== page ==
Ambient noise measurements in the 200-300 Hz band during the Greenland Sea tomography experiment
MetadataShow full item record
A six mooring acoustic tomography array was jointly deployed by Scripps Institution of Oceanography and Woods Hole Oceanographic Institution in 1988, and a year long time series of ambient noise in the 200-300 Hz was collected by those moorings. Large scale meteorological environmental information, particularly wind, was provided during that same year by the British Meteorological Office. Time series of ice type and ice concentration were provided by Special Sensor Microwave Imager and Advanced Very High Resolution Radiometer satellite. Using those data sets, we were able to look at the characteristics of the ambient noise and to correlate the noise against significant environmental variables such as wind , ice concentration, ice edge position, etc. The largest noise levels are generally seen during the winter months and are associated with periods of moderate to strong wind speed. The lowest noise levels are confined to summer; however, there is also an extremely quiet period in mid-winter, coincident with heavy ice cover. During the ice-free periods, the ambient noise is higher than the Wenz ambient noise for open water. The regressions between the noise and wind speed show that the noise is wind dependent, with slightly lower slopes than the Wenz curve. Under the heavy pack ice cover conditions, noise levels are much lower than during the ice-free periods, even lower in fact than Wenz noise for open water when the wind speeds pass 11 m/s. The ambient noise is almost wind independent during this period. The overall noise levels are highest during the ice edge advance/ retreat period; the noise is also wind dependent , with the regression slopes higher than that for ice-free period, but still lower than that of the Wenz curves. . Noise and wind fields correlate well in fall and during the ice edge advance/ retreat periods, but are less correlated under the heavy ice cover and during low wind speed periods. The spatial cross correlations of the noise fields show quite high levels, up to 0.9 in fall and during the ice edge advance/ retreat period, but there is less correlation during other periods. The MIZ noise levels are dependent on the distance between the receiver and the ice edge and also the ice concentration. The noise peaks at the ice edge and diminishes faster going under the ice than into the open water. The measured noise levels near the ice edges are about 4 to 7 dB higher than open water, and about 7 to 10 dB higher than levels far into the ice field. In the MIZ, on-ice-wind results in higher noise than off-ice-wind. Ambient noise increases as on-ice-wind increases, but increases much slower or even decreases as off-ice-wind increases.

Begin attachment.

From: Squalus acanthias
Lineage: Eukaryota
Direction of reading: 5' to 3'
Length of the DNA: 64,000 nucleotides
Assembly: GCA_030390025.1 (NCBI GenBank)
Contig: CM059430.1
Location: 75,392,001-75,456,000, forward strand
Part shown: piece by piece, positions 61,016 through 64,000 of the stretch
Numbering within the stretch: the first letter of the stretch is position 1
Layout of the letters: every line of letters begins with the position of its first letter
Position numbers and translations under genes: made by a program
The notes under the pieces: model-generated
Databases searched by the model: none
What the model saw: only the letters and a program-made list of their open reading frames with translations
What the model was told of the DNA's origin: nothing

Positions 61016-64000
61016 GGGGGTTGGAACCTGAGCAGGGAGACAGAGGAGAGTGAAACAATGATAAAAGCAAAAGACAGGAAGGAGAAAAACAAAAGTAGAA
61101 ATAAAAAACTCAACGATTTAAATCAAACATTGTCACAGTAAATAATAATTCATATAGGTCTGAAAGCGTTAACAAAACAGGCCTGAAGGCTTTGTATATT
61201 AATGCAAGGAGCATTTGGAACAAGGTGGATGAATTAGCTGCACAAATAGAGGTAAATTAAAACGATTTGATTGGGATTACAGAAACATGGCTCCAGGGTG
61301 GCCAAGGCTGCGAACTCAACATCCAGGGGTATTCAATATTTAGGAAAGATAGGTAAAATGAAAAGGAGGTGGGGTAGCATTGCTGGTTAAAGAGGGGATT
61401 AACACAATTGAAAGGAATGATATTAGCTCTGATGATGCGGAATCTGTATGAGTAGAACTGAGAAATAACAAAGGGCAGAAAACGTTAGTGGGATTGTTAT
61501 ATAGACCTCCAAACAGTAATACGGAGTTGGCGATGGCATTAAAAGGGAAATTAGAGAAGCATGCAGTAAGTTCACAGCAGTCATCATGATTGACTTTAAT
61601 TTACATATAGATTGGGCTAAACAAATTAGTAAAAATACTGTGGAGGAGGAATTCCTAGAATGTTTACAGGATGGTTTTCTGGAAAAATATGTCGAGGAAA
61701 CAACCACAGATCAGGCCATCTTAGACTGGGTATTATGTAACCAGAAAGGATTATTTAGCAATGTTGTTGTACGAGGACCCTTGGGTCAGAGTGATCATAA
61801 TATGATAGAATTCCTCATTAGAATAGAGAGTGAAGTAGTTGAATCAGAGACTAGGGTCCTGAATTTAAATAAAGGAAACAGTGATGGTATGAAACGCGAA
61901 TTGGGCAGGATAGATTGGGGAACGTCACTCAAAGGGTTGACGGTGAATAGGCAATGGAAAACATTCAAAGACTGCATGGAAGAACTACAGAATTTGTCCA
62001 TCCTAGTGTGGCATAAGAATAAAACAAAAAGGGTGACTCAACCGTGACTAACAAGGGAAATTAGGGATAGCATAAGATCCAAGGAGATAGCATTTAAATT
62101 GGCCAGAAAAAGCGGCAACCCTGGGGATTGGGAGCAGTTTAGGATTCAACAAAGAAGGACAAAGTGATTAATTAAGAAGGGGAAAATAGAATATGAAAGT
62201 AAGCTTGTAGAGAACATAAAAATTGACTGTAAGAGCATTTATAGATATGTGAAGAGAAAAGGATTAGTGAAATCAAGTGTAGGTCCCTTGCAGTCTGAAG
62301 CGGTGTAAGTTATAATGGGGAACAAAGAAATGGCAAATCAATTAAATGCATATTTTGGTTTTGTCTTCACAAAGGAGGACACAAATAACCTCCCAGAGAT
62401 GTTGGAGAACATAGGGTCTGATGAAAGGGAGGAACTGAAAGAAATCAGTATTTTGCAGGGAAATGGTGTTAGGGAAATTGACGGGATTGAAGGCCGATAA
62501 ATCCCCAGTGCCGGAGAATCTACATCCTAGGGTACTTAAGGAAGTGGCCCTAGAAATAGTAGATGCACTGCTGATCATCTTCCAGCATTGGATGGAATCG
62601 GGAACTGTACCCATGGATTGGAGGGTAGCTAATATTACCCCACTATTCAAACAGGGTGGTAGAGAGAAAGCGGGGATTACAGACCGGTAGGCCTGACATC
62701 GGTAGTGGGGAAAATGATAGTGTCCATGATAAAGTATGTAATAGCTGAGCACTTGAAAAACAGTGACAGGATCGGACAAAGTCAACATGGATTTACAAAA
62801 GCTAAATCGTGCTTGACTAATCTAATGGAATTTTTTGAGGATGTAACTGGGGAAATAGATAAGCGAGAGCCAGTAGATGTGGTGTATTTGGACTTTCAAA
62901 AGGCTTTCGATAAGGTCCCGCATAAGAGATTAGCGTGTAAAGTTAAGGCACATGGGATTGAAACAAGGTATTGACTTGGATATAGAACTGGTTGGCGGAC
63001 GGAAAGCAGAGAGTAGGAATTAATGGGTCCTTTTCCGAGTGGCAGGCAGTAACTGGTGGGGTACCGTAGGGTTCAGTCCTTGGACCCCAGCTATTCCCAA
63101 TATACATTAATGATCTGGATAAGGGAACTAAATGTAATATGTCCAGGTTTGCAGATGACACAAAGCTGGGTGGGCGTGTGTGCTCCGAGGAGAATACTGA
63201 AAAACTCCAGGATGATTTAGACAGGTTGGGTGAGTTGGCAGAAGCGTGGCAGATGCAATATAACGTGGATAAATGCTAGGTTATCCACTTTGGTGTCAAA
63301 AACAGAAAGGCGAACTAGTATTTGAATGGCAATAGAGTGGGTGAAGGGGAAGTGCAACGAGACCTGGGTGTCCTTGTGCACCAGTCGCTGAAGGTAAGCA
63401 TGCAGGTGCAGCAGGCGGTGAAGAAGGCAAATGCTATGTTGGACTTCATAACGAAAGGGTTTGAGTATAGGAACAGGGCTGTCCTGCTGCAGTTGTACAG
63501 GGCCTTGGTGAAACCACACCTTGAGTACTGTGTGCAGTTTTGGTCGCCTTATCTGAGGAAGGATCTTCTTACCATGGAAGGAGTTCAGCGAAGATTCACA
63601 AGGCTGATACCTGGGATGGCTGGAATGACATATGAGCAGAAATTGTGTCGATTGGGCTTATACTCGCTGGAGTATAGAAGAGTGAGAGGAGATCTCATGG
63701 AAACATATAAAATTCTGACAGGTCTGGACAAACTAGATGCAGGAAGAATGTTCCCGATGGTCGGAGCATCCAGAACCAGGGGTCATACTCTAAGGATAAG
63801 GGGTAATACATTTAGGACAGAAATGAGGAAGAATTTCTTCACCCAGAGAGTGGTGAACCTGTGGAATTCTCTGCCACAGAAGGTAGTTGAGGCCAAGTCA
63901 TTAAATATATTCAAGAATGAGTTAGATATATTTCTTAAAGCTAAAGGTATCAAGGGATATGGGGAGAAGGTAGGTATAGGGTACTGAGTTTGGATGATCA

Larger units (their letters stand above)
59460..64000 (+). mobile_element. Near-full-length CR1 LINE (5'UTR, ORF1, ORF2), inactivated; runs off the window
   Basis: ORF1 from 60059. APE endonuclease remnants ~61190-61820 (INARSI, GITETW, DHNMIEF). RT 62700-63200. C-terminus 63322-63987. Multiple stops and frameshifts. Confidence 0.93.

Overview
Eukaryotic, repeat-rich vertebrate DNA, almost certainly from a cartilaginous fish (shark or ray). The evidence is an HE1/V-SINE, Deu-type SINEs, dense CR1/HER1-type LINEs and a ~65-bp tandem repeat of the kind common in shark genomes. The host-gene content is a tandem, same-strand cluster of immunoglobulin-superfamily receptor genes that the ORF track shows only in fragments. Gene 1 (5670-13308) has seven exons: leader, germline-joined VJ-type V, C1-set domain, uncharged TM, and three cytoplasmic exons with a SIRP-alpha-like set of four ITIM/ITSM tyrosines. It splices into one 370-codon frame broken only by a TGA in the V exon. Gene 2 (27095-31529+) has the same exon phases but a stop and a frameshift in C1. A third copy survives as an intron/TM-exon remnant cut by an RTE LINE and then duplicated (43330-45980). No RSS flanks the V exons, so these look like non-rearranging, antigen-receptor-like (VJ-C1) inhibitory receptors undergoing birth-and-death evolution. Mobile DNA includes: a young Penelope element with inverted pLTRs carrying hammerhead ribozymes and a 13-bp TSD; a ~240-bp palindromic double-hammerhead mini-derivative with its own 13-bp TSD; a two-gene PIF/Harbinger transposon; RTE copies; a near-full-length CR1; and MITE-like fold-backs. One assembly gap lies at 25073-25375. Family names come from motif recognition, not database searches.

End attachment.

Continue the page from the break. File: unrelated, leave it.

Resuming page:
Submitted in partial fulfillment of the requirements for the degree of Master of Science at the Massachusetts Institute of Technology and the Woods Hole Oceanographic Institution June 1992
Showing items related by title, author, creator and subject.
Benthuysen, Jessica A. (Massachusetts Institute of Technology and Woods Hole Oceanographic Institution, 2010-06)In a stratified rotating fluid, frictionally driven circulations couple with the buoyancy field over sloping topography. Analytical and numerical methods are used to quantify the impact of this coupling on the vertical ...
Magde, Laura S. (Massachusetts Institute of Technology and Woods Hole Oceanographic Institution, 1997-03)The formation of new oceanic crust is the result of a complex geodynamic system in which mantle rises beneath spreading centers and undergoes decompression melting. The melt segregates from the matrix and is focused to ...
Griffith, David R. (Massachusetts Institute of Technology and Woods Hole Oceanographic Institution, 2013-09)Steroidal estrogens are potent endocrine disrupting chemicals that are naturally excreted by vertebrates (e.g., humans and fish) and can enter natural waters through the discharge of treated and raw sewage. Because ...